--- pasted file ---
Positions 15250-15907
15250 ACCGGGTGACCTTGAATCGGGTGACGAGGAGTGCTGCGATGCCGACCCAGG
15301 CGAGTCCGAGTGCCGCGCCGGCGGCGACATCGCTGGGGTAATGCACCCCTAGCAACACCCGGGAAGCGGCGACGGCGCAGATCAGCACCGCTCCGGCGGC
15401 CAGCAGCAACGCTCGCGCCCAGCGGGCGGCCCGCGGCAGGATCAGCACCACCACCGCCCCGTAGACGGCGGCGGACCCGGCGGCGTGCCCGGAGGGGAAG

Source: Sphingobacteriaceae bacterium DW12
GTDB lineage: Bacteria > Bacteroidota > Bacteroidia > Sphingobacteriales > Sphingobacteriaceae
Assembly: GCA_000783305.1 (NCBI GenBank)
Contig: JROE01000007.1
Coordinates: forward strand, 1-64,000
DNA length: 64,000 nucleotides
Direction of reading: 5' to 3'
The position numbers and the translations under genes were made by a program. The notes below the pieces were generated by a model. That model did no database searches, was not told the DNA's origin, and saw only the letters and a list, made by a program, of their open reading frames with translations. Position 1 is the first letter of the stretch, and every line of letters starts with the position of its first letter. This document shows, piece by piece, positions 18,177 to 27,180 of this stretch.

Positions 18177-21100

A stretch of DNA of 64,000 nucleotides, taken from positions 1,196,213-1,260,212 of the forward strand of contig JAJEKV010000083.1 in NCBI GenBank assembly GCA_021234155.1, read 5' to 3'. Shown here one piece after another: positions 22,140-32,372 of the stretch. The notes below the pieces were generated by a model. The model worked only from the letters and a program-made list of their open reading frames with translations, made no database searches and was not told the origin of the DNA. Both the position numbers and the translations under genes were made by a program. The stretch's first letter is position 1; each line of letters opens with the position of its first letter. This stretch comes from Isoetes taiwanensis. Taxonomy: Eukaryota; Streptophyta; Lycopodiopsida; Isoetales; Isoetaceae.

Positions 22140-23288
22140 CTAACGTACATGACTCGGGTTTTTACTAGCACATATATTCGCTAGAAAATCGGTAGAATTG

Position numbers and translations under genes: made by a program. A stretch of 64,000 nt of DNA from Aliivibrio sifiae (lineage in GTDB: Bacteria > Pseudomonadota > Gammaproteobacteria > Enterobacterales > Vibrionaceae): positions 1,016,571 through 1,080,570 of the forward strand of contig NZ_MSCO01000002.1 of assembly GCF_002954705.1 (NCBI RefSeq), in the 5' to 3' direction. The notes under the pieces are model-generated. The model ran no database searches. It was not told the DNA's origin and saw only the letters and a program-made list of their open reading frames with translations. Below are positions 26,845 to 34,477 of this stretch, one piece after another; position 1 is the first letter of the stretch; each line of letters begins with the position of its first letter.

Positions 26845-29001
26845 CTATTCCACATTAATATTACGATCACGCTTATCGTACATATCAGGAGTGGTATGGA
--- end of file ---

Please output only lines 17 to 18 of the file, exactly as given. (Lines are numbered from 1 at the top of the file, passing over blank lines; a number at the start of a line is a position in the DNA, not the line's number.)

Position numbers and translations under genes: made by a program. A stretch of 64,000 nt of DNA from Aliivibrio sifiae (lineage in GTDB: Bacteria > Pseudomonadota > Gammaproteobacteria > Enterobacterales > Vibrionaceae): positions 1,016,571 through 1,080,570 of the forward strand of contig NZ_MSCO01000002.1 of assembly GCF_002954705.1 (NCBI RefSeq), in the 5' to 3' direction. The notes under the pieces are model-generated. The model ran no database searches. It was not told the DNA's origin and saw only the letters and a program-made list of their open reading frames with translations. Below are positions 26,845 to 34,477 of this stretch, one piece after another; position 1 is the first letter of the stretch; each line of letters begins with the position of its first letter.

Positions 26845-29001